Nanor Balabanian asked the middle and high school students of Salem Academy to turn to the person sitting next to them.
“Can you remember your very first friend who wasn’t from the United States?” she asked the Friday assembly, instructing them to briefly share their stories.
There was an uproar of voices as the students started telling each other about their friends, some of whom were sitting with them in the crowd.
Balabanian then told them to imagine how it would feel to uproot their life and travel to a country where they didn’t know anyone and others didn’t speak their language, eat their food or dress the same way they did. Imagine how that would feel.
The nearly 375 students were quiet.
Balabanian, 25, had to experience such a thing when she was growing up. Her grandmother had survived the Armenia genocide and though she was completely stripped of her clothes, she walked for miles to another country to raise her family.
Balabanian’s parents also faced horrific conditions. In the midst of war, the couple paid a taxi driver $1,000 to get them to another country where they would hopefully be safer. They were detained at the border, but allowed to pass because her mother was in labor. The Middle Eastern countries could not be named for the safety of modern day Operation Christmas Child volunteers and recipients.
She was born in this new country, but still grew up in hidden, war-torn areas. She remembers the sound of bombs, rockets and bullets surrounding her as she hid in bomb shelters. To this day, Balabanian jumps at the sound of fireworks and yelling.
But when she was 5, she received a gift from a young girl in Ohio. The box contained an African-American Barbie doll, a Lisa Frank stationery kit, soap, a necklace and a picture and letter from the girl who sent it.
Growing up, Balabanian remained in contact with the little girl who sent her the box — through letters, then emails, then Facebook. To this day, they send each other messages, pictures and prayers.
Twenty years after receiving the box, she still has it.
Balabanian said that many of the children who received boxes when she did were orphans who had never once received a gift in their lives until these Operation Christmas Child boxes came in beautifully wrapped shoe boxes.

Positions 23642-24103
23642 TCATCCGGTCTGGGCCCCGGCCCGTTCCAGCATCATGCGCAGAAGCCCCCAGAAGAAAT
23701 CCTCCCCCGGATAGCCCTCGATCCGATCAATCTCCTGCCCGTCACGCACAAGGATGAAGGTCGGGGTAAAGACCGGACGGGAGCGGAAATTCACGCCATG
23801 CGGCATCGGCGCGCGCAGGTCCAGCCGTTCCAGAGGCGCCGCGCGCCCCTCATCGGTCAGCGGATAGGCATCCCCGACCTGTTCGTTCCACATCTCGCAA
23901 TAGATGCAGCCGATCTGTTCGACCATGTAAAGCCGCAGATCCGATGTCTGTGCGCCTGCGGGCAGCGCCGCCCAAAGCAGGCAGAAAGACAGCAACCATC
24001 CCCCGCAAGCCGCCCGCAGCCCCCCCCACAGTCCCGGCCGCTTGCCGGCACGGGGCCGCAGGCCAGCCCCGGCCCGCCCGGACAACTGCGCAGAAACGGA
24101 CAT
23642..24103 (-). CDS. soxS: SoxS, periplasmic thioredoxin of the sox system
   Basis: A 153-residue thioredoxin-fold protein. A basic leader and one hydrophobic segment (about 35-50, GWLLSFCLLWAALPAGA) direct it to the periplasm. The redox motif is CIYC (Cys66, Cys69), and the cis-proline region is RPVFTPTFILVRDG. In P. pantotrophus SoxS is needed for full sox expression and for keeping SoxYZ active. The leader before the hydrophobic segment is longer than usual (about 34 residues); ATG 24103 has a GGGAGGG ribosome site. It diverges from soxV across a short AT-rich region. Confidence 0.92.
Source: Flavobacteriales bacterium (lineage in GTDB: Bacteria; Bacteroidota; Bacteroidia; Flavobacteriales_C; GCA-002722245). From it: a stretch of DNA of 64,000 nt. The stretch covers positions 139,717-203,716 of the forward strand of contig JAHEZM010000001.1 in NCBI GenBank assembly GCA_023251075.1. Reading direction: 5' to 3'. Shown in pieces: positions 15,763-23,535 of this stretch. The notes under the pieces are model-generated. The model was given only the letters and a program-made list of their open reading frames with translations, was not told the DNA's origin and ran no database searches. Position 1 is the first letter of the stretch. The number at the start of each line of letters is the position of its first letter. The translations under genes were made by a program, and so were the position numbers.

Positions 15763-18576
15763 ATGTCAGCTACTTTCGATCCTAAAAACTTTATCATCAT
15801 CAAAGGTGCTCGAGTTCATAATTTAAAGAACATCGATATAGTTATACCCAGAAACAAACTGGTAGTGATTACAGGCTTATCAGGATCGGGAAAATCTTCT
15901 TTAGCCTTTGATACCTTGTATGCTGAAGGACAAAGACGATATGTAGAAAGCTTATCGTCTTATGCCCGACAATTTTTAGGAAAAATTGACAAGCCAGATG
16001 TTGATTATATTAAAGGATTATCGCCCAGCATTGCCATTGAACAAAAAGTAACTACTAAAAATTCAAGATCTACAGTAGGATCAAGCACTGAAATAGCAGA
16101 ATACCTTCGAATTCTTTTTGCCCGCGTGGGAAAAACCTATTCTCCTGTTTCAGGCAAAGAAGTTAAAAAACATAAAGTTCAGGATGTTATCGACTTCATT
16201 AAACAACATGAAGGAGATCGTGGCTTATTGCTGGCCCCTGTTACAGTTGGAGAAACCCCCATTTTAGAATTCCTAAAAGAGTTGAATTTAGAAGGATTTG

One of Balabanian’s best friends growing up still recalls receiving the box.
“It’s a different feeling,” Balabanian said, reading a message from her friend. She said the box gave her friend “hope for humanity and kindness” in the world.
Balabanian moved to the United States with her parents in 2005. She now teaches ninth grade world history in Palo Alto, California.
Every year she and her students put together Operation Christmas Child shoe boxes to be sent to children around the world, even though many of her students are low-income students and don’t have much they can give. She also speaks about her experience with the organization at about 20 events a year.
Cheryl Pierson, the northwest regional manager for Operation Christmas Child, has worked for the organization for 13 years. She said the students seeing a recipient speak is extremely significant.
Balabanian “is the child they thought they would never know,” she said.
She said the students learn there is a real child at the receiving end of their donation, a child whose life could be changed by their gifts.
Pierson will travel with Balabanian to various churches and schools around Oregon over the weekend to tell her story.
Balabanian said she is honored to share her story and feels a responsibility to do so.
“This is not just my story,” she said. “It is also the story of those who couldn’t be here today from my country.”
She said it is also a spiritual story.
“Most importantly, it’s God’s story,” she said. “If it wasn’t for him, my grandmother wouldn’t have survived the genocide, my parents wouldn’t have survived the war, I wouldn’t be here. I am here in Salem, Oregon, because of a lineage of miracles.”
And it was clear that her story left an impact on the students.
When speaking to the elementary students of Salem Academy earlier on Friday, the head of the Barbie fell off when Balabanian showed it to the kids.
Overwhelmed with sadness at the supposed loss of such a significant memento, Balabanian said she began sobbing.
But when she started crying, the children in the audience began crying with her.
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